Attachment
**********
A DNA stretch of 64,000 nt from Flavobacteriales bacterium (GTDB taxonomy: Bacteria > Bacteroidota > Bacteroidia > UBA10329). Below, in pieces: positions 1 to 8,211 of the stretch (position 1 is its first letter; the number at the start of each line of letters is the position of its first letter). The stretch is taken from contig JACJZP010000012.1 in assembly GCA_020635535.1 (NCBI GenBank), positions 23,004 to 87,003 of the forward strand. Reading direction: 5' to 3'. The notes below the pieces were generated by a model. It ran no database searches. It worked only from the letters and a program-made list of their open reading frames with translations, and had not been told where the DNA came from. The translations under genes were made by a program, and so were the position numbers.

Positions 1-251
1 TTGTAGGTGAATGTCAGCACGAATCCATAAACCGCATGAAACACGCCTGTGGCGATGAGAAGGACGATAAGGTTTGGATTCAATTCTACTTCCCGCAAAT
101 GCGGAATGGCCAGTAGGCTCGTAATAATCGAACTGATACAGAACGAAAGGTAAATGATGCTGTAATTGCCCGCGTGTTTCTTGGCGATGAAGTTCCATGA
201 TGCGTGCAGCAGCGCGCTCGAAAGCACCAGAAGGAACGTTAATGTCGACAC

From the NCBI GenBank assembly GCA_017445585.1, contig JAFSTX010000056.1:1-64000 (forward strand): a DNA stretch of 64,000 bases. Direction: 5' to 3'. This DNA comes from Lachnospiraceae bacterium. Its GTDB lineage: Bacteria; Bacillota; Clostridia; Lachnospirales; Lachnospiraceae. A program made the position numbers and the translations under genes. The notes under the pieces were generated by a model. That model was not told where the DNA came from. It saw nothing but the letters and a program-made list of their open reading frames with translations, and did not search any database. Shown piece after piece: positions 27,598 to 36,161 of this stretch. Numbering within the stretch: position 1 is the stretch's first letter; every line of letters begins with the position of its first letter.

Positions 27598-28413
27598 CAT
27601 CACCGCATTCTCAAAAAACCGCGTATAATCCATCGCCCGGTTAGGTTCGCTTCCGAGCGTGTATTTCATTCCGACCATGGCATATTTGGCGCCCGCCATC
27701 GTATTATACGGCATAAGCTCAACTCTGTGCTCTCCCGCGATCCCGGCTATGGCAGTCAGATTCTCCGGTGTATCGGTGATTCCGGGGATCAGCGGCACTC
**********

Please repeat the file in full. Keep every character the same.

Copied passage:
A DNA stretch of 64,000 nt from Flavobacteriales bacterium (GTDB taxonomy: Bacteria > Bacteroidota > Bacteroidia > UBA10329). Below, in pieces: positions 1 to 8,211 of the stretch (position 1 is its first letter; the number at the start of each line of letters is the position of its first letter). The stretch is taken from contig JACJZP010000012.1 in assembly GCA_020635535.1 (NCBI GenBank), positions 23,004 to 87,003 of the forward strand. Reading direction: 5' to 3'. The notes below the pieces were generated by a model. It ran no database searches. It worked only from the letters and a program-made list of their open reading frames with translations, and had not been told where the DNA came from. The translations under genes were made by a program, and so were the position numbers.

Positions 1-251
1 TTGTAGGTGAATGTCAGCACGAATCCATAAACCGCATGAAACACGCCTGTGGCGATGAGAAGGACGATAAGGTTTGGATTCAATTCTACTTCCCGCAAAT
101 GCGGAATGGCCAGTAGGCTCGTAATAATCGAACTGATACAGAACGAAAGGTAAATGATGCTGTAATTGCCCGCGTGTTTCTTGGCGATGAAGTTCCATGA
201 TGCGTGCAGCAGCGCGCTCGAAAGCACCAGAAGGAACGTTAATGTCGACAC

From the NCBI GenBank assembly GCA_017445585.1, contig JAFSTX010000056.1:1-64000 (forward strand): a DNA stretch of 64,000 bases. Direction: 5' to 3'. This DNA comes from Lachnospiraceae bacterium. Its GTDB lineage: Bacteria; Bacillota; Clostridia; Lachnospirales; Lachnospiraceae. A program made the position numbers and the translations under genes. The notes under the pieces were generated by a model. That model was not told where the DNA came from. It saw nothing but the letters and a program-made list of their open reading frames with translations, and did not search any database. Shown piece after piece: positions 27,598 to 36,161 of this stretch. Numbering within the stretch: position 1 is the stretch's first letter; every line of letters begins with the position of its first letter.

Positions 27598-28413
27598 CAT
27601 CACCGCATTCTCAAAAAACCGCGTATAATCCATCGCCCGGTTAGGTTCGCTTCCGAGCGTGTATTTCATTCCGACCATGGCATATTTGGCGCCCGCCATC
27701 GTATTATACGGCATAAGCTCAACTCTGTGCTCTCCCGCGATCCCGGCTATGGCAGTCAGATTCTCCGGTGTATCGGTGATTCCGGGGATCAGCGGCACTC